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From: jmuchow@SPAMMENOTcamlight.com (John Muchow)
Subject: Re: Reducing contact resistance for low volt use?
Date: Wed, 11 Dec 2002 23:44:08 GMT
Organization: MindSpring Enterprises
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X-Server-Date: 11 Dec 2002 23:43:35 GMT
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>>>[snip] Lowest resistance I could get was 0.8milliohms.
>>>That's 0.4 milliohms/contact point. That doesn't
>>>include any of the wire or connection clamps. Multiple contacts
>>>with independent springs should reduce the resistance
>>>Here's a picture of the jig.
Whoa! Thanks for doing that test! Hmm. maybe there's hope yet. :-)
I need to set up some way to measure low resistances...standard DMM's
just don't cut it. Time to search the Web.
That's great setup you've got with that jig. It's giving me a couple
>>>With such low voltage margin for the load, you
>>>might have to resort to using a hall-effect current probe in
>>>the feedback to set the current for a passive
>>>load...well not passive, just not using a KW of power to create the load.
I think I understand you...
I could use a Hall effect probe as the input to an amplifier (if
needed) whose output would vary the gate voltage of my load MOSFET's
to linearly control the current through the MOSFET's?
I could then avoid having an inline current-sense resistor.
>>>More volts would help. Can you discharge two or
>>>more at once, but just measure across one cell? That would make the
>>>load design a lot easier.
I've thought about that but the inter-cell connection resistances
would need to be taken into account (wouldn't they?). Don't know if
that's a real problem. I could use 2-4 cells if the extra voltage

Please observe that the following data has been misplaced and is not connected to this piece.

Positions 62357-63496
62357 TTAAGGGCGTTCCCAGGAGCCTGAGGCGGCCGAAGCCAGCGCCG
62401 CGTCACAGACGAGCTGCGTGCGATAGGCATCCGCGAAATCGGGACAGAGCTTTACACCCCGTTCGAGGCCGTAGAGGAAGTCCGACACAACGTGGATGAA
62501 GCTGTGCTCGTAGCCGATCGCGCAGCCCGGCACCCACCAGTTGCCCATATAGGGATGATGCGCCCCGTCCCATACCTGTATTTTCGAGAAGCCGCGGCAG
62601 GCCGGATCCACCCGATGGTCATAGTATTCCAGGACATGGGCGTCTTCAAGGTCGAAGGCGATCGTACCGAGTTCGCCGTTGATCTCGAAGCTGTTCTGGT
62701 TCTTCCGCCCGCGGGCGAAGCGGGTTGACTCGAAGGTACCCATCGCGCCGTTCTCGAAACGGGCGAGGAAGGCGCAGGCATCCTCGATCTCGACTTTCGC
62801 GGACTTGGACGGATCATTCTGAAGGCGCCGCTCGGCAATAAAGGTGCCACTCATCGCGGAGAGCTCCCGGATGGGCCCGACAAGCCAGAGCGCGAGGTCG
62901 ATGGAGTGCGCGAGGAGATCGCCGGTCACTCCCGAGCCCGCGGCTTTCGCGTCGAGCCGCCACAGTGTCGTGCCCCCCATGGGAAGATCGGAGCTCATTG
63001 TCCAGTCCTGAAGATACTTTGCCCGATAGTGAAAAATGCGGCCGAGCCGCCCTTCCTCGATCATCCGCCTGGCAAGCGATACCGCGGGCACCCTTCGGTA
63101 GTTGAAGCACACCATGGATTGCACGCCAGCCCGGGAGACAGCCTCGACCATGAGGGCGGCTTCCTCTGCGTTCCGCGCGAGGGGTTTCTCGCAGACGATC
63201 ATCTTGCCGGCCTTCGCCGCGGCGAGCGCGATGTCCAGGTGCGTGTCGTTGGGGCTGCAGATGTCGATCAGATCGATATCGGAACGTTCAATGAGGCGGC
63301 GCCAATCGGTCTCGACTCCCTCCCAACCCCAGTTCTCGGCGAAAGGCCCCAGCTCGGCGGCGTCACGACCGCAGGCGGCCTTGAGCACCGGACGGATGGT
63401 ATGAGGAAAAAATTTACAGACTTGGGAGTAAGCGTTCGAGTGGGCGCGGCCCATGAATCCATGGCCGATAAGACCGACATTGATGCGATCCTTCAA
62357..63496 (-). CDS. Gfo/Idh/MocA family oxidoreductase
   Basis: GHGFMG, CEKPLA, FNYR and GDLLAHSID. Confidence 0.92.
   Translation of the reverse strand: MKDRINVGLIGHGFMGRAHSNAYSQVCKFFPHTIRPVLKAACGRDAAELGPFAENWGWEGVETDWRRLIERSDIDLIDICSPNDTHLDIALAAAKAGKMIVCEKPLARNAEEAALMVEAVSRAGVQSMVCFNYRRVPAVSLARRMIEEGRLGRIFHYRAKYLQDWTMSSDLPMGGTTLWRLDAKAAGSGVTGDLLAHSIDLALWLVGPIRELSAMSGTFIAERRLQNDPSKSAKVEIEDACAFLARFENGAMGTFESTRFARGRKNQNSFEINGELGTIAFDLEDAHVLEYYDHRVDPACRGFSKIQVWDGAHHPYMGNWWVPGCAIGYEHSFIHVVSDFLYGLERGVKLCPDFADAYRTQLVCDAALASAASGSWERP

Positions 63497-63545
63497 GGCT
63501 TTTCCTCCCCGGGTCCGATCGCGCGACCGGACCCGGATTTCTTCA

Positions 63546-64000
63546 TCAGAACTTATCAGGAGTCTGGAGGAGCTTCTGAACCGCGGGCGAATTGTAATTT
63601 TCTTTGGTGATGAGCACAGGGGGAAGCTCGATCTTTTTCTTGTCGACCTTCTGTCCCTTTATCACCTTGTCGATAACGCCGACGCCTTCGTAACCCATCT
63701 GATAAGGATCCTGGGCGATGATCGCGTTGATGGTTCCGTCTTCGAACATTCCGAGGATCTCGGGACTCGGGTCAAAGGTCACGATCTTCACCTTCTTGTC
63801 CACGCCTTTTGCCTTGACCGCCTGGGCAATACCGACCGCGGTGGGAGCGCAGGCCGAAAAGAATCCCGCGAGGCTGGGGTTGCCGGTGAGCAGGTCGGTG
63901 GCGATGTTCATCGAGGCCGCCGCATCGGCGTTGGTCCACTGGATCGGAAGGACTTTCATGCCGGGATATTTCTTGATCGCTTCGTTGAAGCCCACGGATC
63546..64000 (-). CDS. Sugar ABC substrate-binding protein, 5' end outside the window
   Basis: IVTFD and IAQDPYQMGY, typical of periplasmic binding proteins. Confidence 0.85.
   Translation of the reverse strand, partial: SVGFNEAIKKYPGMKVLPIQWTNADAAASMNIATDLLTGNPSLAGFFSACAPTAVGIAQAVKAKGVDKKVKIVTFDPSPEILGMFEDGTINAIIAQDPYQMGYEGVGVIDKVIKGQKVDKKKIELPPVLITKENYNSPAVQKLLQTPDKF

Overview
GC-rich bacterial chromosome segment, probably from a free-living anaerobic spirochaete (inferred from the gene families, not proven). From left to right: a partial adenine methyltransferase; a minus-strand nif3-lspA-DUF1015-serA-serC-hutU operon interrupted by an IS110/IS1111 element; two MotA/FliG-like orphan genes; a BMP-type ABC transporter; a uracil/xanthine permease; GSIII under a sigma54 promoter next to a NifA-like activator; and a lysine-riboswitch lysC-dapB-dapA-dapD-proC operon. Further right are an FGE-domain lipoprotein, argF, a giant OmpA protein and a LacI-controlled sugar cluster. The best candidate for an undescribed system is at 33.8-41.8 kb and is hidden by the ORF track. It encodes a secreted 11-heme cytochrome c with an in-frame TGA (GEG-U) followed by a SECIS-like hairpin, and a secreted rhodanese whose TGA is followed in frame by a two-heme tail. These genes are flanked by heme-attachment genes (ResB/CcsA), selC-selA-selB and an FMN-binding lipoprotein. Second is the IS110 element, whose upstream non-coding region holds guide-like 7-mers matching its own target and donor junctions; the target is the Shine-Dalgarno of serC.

helped more than the interconnections would hurt.
>>>What characteristic of the cell are you using to
>>>determine it's health?
Not so much determining the health of the cell but what current levels
they're capable of for how long. The combat robot and R/C plane and
car builders/users go crazy looking for just a couple of tenths of
extra cell voltage under load, or just a couple of seconds of extra
run time before the voltage drops too far.
The tests will determine true AH-ratings of each cell at different
current levels (the voltage of the cell will be plotted over time).
The discharger will also be used to test (essentially prove/disprove)
the effects of "zapping" cells under certain circumstances, show the
effects of low-current and high-current conditioning, deep
discharging, and overcharging.
A future upgrade will put the discharger under control of a Basic
Stamp to vary the load over time (perhaps a 5A baseline load with
pulses of varying duration up to 100A to simulate combat robot and R/C
>>>Could you use a pulse measurement? That would
>>>help the heat problem a lot.
Oh man, I'd love to. But most of the tests involve running the cell
at particular current level until it drops to 0.9V (typically).
>>>Might be interesting to put a cell on a curve
>>>tracer and see if you can learn anything.
That would be pretty cool for determining the pulse current vs.
terminal voltage of the cells...if I remember what a curve tracer
does. It's been a longggg time since I used one...25 years!
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